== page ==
The morning began with pure sunshine. The first priority was to get a set of average exposures with the sun on Tower Bridge, followed by an overexposed set for good, rich shadow detail. About an hour into the shoot, the sun reflected off the glass of The Shard, for about 10-seconds. A perfect, unexpected shot, yet a critical shot that would draw attention to The Shard and add to my idea of The Shard being a modern, glass ‘beacon’. I only got 3 bracketed exposures, it was that quick. About two hours into the shoot, the predicted rain appeared. I shot all the variations it offered before the sun came out again and a blue sky reappeared. Details: I wanted a couple of red London buses on the bridge in the final photograph. A red London bus signifies London. Secondly, the red color will draw the eye. I photographed a number of buses as they moved across Tower Bridge. Finally, I made sure that I had clean frames to remove any people and vehicles in the image, especially on the bridge. With the blue sky returning and the sun moving behind Tower Bridge, removing all the side-lighting, there was nothing to be gained by waiting any longer, so I finished and packed up. A small selection of the images I shot is shown in the gallery above.

 

The Main Hero: Tower Bridge
The Main Hero: Tower Bridge

Theatrical Stage Analogy

My lead actor and the main hero is Tower Bridge. My secondary main actor is The Shard. The story is about the relationship between the two and the light. The supporting cast is the old street lamps, bus, and foreground people (not yet shown). The stage backdrop is the general sky, river, and walkway. Stage lighting is created in Photoshop by enhancing and exaggerating the actual light I photographed on the subjects to create the overall light, mood, drama, and atmosphere. All the elements must work together for a polished performance. The heat-map shows a 98% probability of the red area grabbing the viewers’ attention within the first 3-5 seconds of looking at the photograph. At the moment, this shows Tower Bridge. I am curious to watch how this changes. You can test out the heat map for your images by visiting, 3M VAS (Visual Attention Software) You can do a trial with 3 of your own images.

The Actionable Takeaway

Have a clear idea of why you are taking the photograph. If you can sum up your idea as a caption, you have a clear idea: “My picture is about Tower Bridge and The Shard. The Shard is in bright sunlight, Tower Bridge dark and moody with golden ‘Rembrandt’ side lighting.” Take one complete photograph illustrating your caption. As the light changes, watch all the details. Ask: Is this better than what I have already taken? If yes, shoot it. Try improving every part of the photograph. Visualize the photograph you could make from what you have shot. Ask: What do I still need to shoot, to make this a great picture. You are not using the camera to create the final picture. You are using the camera to create the files, components you need for Photoshop; each file solving one specific problem. The final photograph was created in Photoshop. The more material you shoot, the more creative choice you have later when creating the photograph in Photoshop. If you don’t need it, don’t use it. If you don’t shoot it, you can’t use it.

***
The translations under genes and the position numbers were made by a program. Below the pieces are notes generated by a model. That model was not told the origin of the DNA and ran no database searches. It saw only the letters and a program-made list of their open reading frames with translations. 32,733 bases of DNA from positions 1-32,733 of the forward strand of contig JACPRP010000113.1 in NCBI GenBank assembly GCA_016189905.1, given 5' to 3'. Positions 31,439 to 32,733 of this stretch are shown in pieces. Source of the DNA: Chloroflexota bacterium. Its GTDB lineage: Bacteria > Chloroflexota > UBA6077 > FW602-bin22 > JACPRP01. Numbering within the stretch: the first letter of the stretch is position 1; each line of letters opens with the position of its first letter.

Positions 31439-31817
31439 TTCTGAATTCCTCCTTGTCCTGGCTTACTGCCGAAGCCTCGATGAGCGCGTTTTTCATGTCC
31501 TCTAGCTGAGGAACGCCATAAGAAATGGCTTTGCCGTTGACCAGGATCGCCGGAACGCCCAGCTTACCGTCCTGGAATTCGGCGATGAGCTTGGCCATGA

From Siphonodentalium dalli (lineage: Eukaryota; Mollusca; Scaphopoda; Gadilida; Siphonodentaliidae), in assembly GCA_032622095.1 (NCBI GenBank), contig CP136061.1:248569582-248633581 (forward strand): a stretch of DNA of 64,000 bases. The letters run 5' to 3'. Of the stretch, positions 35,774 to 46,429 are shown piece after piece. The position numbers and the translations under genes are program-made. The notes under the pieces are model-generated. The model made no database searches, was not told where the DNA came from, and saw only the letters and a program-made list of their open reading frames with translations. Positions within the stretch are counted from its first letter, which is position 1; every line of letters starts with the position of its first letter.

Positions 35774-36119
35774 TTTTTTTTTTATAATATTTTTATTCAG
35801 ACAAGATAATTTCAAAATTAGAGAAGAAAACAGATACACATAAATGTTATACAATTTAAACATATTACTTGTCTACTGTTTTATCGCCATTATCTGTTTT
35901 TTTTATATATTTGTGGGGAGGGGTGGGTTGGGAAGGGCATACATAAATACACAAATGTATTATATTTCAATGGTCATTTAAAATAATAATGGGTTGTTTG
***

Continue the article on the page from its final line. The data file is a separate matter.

The Next Story – Part Two:

The photograph needs a human element and a background correction image. Part two covers a separate shoot I made, where I go looking for some people in London to add to the image. The people I found by lucky chance333 totally transforms the whole story and look of the picture completely. Part 2 follows shortly.

My Photography Workshops Teach You:

“How To Create Fine Art Landscape Photography Full Of Light, Mood, Drama & Atmosphere From Concept To Print.”

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Please visit my WEBSITE  for my workshop information.


David Osborn
February 2022

David Osborn
London, London

A professional photographer for over 37-years. I began as a hard news photographer with Reuters News Agency in London before moving into corporate photography and worked all over the world culminating as chief photographer responsible for documenting the £4 billion, London Heathrow Airport, Terminal 5 Construction Project. I now teach photography workshops full time, passing on my years of work experience to help enthusiasts work successfully in a visual way while making their photography more artistic and creative.

Article Type: Tutorials, Columns, MISC